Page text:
[r-t] Conjugate permutations
Richard Smith
richard at ex-parrot.com
Tue Aug 24 13:40:30 UTC 2010
I've been writing some code to look at various aspects of
inter-method falseness and while trying to work out how to
write efficient code, I stumbled across a interesting result
that I thought I'd share.
We all know that a permutation can be written as a row, e.g.
23154. Another way of writing the same permutation is as a
product of disjoint cycles, e.g. 231546 = (123)(45)(6).
Cycle notation does not provide a unique way of writing a
permutation. Within a cycle, we can rotate the bells --
i.e. (123) = (231) = (312). We can order the cycles however
we like -- or expressed more mathematically, disjoint cycles
commute -- so (123)(45)(6) = (6)(45)(123). Finally, fixed
bells are often omitted -- i.e. (1)(234) = (234).
Let's select one of these cycle notations as the canonical
one by using the following rules.
0. Do not omit fixed bells, thus on six bells,
(1)(2453)(6) is preferred to (2453).
1. Smaller cycles are written to the left of larger ones,
thus (45)(123) is preferred over (123)(45).
2. Where two cycles are of the same size, the one with
the smallest bell is written to the left, thus (14)(23)
is preferred over (23)(14).
3. Each cycle is rotated to start with the smallest bell,
thus we write (24653) instead of, say, (53246).
Next is the interesting bit. Take the canonical cycle
notation and concatenate each cycle so that we have
something that looks like a row. Thus 231546 = (6)(45)(123)
=> 645123. Let's call this mapping r => c(r) -- thus
c(231546) = 645123.
Bizarrely, this function, c(r), turns out to have some very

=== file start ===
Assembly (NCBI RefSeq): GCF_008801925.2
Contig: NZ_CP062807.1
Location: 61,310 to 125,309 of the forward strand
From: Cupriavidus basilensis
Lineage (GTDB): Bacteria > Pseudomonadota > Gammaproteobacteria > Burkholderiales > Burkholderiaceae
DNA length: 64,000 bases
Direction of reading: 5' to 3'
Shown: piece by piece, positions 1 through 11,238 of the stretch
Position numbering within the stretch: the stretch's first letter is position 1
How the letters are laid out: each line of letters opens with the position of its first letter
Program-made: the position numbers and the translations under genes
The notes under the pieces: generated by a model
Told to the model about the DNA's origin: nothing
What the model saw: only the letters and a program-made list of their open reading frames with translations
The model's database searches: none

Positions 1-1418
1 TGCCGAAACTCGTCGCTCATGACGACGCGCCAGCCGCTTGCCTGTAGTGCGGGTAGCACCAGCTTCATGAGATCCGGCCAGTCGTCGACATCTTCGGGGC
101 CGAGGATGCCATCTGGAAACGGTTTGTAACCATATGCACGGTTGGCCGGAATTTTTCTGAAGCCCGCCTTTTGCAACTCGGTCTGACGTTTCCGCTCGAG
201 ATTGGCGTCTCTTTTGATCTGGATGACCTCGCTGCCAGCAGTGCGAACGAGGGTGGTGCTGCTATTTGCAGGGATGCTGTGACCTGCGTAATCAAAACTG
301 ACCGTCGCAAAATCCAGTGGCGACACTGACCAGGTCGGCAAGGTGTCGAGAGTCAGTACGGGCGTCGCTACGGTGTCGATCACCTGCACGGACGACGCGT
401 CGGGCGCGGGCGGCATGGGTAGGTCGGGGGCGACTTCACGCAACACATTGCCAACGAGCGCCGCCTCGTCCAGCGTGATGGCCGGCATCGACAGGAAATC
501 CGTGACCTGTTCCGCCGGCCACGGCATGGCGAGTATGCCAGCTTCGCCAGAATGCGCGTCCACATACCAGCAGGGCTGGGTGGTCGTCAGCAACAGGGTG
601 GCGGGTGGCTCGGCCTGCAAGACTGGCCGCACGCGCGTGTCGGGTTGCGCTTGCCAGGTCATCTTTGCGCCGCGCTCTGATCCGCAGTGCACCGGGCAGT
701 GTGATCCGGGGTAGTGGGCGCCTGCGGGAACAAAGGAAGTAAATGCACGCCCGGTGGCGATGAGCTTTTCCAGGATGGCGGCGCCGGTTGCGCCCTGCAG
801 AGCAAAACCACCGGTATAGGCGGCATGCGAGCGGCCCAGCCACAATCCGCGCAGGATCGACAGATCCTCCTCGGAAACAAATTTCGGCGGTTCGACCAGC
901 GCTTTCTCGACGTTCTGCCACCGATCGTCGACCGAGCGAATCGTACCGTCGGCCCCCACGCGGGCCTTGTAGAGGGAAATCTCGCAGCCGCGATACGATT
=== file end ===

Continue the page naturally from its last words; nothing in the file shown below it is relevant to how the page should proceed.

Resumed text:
interesting properties. But first, a few basic and less
interesting observations. It maps several rows to the same
row, for example, c(12345) = c(12354) = c(12453) = 12345.
Thus given c(a) = c(b) you cannot infer that a = b. Or put
more mathematically, c is not injective. As a consequence
there are rows that are never mapped to -- e.g. there is no
r such that c(r) is back-rounds (except in the trivial case
of one bell). Thus c is also not surjective.
Now some interesting properties. Two rows, a and b, are
conjugate if there exists some row, r, such that
b = r^-1 a r.
The set of all mututally conjugate rows is called a
conjugacy class and contains all rows with the same cyclic
structure. So for example, on four bells we have the
following conjugacy classes:
{ 1234 }
{ 1243, 1324, 1432, 2134, 3214, 4231 }
{ 2143, 3412, 4321 }
{ 1342, 1423, 2314, 2431, 3124, 3241, 4132, 4213 }
{ 2341, 2413, 3142, 3421, 4123, 4312 }
These are respectively: rounds, rows with one pair swapping,
rows with two pairs swapping, rows that rotate three bells,
and rows that rotate four bells.
It's sometimes useful to label each conjugacy class and one
common way of doing this is to use the
lexicographically-smallest elemet of the class as its label.
For example we can use 2143 as the label for { 2143, 3412,
4321 }.
So far so good. But how is this related to c(r)? Given a
row, r, the lexicographically-smallest element of its
conjugacy class is equal to
c(r)^-1 r c(r).
Of itself this is only marginally useful. It provides an
algorithm for finding the conjugacy class label without
having to enumerate the whole conjugacy class looking for
the lexicographically-smallest element, but there are plenty
of other ways of doing that.
However, what is particularly useful is that it provides an
efficient algorithm for constructing r from a and b when
solving the equation:
b = r^-1 a r.
The need to do this turns up all over the place in ringing
theory and I've never previously had an efficient way of
solving it.
By definition we know that there is only a solution if a and
b are in the same conjugacy class. We can easily determine
this by testing whether
c(a)^-1 a c(a) = c(b)^-1 b c(b).
Rearranging this gives
b = c(b) c(a)^-1 a c(a) c(b)^-1
= (c(a) c(b)^-1)^-1 a (c(a) c(b)^-1),
which gives the solution:
r = c(a) c(b)^-1.
RAS
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